The opinion of the court was delivered by: BRUCHHAUSEN
The parties to this action move for summary judgment pursuant to Rule 56 of the Federal Rules of Civil Procedure.
The plaintiff instituted this action, pursuant to 28 U.S.C. § 1361 in the nature of mandamus to review and annul the determination of the United States Civil Service Commission, retiring the plaintiff from his position in the Customs Service. The complaint in substance alleges that the plaintiff is an honorably discharged veteran; that he entered Federal employment as a Customs Enforcement Officer and subsequently acquired permanent civil service status in this position; that an official of the Bureau of Customs made application to the Civil Service Commission for the involuntary retirement of the plaintiff; that the Bureau of Retirement and Insurance granted said application and on February 6, 1963 notified the employee in writing of his involuntary retirement due to his total disability; that on March 4, 1963, the employee appealed to the United States Civil Service Commission and on June 19, 1963 this Commission affirmed the determination.
The facts, briefly stated, establish that the employee after undergoing medical examination was found suffering from a mental condition. The medical examiners concluded that it would be unwise for the employee to continue in his present position, which required the carrying of a firearm. Accordingly the employee was considered totally disabled for useful and efficient service in the grade or class of position last occupied by the employee, pursuant to 5 U.S.C. § 2251(g). The applicable disability retirement statute is 5 U.S.C. § 2257. The interpretation of these statutes is in dispute. The employee argues that the Commission must find him disabled for service in all other positions in the same grade or class whether or not such position requires the carrying of a firearm. The contention is untenable. The statute 5 U.S.C. § 2251(g) reads in part:
'The terms 'disabled' and 'disability' shall mean totally disabled for useful and efficient service in the grade or class of position last occupied by the employee * * *.'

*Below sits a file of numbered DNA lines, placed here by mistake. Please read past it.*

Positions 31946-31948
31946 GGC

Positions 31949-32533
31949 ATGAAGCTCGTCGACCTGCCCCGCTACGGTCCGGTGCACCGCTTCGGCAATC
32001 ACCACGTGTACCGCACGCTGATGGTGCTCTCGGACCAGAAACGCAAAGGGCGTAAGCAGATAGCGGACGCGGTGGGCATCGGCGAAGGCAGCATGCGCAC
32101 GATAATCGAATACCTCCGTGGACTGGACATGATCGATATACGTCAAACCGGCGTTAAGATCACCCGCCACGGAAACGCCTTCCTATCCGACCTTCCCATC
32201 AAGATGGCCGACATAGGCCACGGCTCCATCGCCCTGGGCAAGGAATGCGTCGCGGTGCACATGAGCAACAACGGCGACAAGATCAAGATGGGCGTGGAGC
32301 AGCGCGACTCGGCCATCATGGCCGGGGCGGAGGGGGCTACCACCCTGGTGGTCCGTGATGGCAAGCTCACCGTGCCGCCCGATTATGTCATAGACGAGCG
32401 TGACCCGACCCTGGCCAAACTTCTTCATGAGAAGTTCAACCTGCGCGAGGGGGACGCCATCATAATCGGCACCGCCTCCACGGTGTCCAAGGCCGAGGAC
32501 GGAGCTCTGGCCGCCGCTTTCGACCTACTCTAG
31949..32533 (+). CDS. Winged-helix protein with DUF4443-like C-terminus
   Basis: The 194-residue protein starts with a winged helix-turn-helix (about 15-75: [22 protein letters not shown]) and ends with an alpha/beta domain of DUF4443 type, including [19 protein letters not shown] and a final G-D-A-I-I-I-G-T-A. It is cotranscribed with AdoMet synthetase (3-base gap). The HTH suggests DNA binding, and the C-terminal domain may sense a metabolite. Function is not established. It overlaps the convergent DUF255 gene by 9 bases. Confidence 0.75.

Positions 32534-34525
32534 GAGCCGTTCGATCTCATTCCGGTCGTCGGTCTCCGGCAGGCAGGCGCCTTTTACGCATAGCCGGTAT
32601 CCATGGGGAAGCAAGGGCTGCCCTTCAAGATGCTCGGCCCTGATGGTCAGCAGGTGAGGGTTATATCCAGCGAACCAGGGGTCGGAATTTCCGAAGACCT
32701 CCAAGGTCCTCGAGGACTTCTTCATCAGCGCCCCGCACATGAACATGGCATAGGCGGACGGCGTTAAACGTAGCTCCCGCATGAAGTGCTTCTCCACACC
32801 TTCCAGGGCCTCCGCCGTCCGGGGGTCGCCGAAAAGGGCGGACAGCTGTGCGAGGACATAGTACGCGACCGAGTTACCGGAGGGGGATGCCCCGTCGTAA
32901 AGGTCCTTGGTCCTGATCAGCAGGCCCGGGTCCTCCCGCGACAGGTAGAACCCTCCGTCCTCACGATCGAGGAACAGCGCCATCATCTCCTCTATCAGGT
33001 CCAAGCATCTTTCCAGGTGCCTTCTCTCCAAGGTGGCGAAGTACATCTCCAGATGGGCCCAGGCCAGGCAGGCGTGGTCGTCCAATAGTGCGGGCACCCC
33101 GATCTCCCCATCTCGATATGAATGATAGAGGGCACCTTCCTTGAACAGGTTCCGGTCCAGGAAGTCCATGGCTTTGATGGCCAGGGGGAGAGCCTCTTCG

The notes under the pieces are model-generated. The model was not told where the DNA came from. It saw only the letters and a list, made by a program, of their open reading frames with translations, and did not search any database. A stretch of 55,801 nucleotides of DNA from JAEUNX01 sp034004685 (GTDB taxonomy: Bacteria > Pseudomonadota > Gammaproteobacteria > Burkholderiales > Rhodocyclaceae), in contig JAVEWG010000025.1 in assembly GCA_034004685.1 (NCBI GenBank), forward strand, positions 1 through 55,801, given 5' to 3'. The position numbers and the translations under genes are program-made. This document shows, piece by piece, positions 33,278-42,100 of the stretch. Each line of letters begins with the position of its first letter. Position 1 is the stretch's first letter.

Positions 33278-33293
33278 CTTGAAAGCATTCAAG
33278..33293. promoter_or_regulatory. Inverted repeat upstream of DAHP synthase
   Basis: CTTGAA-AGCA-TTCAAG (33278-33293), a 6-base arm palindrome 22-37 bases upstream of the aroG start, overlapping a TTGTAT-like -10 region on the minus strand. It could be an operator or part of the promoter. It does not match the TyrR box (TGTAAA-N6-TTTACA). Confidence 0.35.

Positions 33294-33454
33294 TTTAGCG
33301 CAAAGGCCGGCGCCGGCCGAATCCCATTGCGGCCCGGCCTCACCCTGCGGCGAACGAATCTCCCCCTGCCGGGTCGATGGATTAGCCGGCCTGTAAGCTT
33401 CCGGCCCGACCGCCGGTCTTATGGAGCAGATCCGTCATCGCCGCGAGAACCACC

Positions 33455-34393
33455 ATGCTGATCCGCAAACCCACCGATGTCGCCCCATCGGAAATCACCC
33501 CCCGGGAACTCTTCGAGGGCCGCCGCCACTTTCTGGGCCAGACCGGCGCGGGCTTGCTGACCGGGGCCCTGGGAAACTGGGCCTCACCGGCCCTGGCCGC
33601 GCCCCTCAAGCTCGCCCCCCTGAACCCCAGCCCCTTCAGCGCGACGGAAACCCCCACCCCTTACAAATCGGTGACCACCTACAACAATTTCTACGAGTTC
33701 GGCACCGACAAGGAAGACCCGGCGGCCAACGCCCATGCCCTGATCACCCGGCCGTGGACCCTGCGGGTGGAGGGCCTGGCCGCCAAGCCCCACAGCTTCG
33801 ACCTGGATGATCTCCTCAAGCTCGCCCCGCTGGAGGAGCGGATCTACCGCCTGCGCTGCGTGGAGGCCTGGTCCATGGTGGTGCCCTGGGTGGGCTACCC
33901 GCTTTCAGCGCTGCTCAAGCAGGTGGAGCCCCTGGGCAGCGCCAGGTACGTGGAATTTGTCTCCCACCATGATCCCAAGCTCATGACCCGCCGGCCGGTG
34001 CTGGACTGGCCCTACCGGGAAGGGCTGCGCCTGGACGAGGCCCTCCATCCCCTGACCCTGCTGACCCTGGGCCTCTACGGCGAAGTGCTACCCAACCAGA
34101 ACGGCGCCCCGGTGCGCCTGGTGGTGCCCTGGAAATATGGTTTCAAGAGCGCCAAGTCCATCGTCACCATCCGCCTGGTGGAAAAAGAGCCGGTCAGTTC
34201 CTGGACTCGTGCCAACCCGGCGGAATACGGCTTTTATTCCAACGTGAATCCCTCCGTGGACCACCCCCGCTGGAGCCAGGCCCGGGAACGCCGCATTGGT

It is settled law that administrative interpretations of statutes are entitled to great weight. In Gray v. Powell, 314 U.S. 402, at page 412, 62 S. Ct. 326, 333, 86 L. Ed. 301, the Court held in part:
'Where, as here, a determination has been left to an administrative body, this delegation will be respected and the administrative conclusion left untouched. * * * It is not the province of a court to absorb the administrative functions to such an extent that the executive or legislative agencies become mere fact-finding bodies deprived of the advantages of prompt and definite action.'
In Eustace v. Day, 114 U.S.App.D.C. 242, 314 F.2d 247, the Court said:
'We agree with the District Judge that 'if there is a rational basis for the conclusions reached by the administrative agency and if all requirements of law are complied with, the Court may not step in and substitute its own judgment for that of the administrative agency,' and that there was such basis here.' See cases cited thereunder.
See also Keim v. United States, 1900, 177 U.S. 290, 20 S. Ct. 574, 44 L. Ed. 774; United States ex rel. Taylor v. Taft, 1904, 24 App.D.C. 95, 98 and Hargett v. Summerfield, 100 U.S.App.D.C. 85, 243 F.2d 29.
The Court has carefully considered all points and arguments urged by the parties and finds no error or failure to comply with the applicable statutory rules and regulations.
The plaintiff's motion for summary judgment is denied and the defendants' motion for summary judgment is granted.
Settle order and decree on notice.
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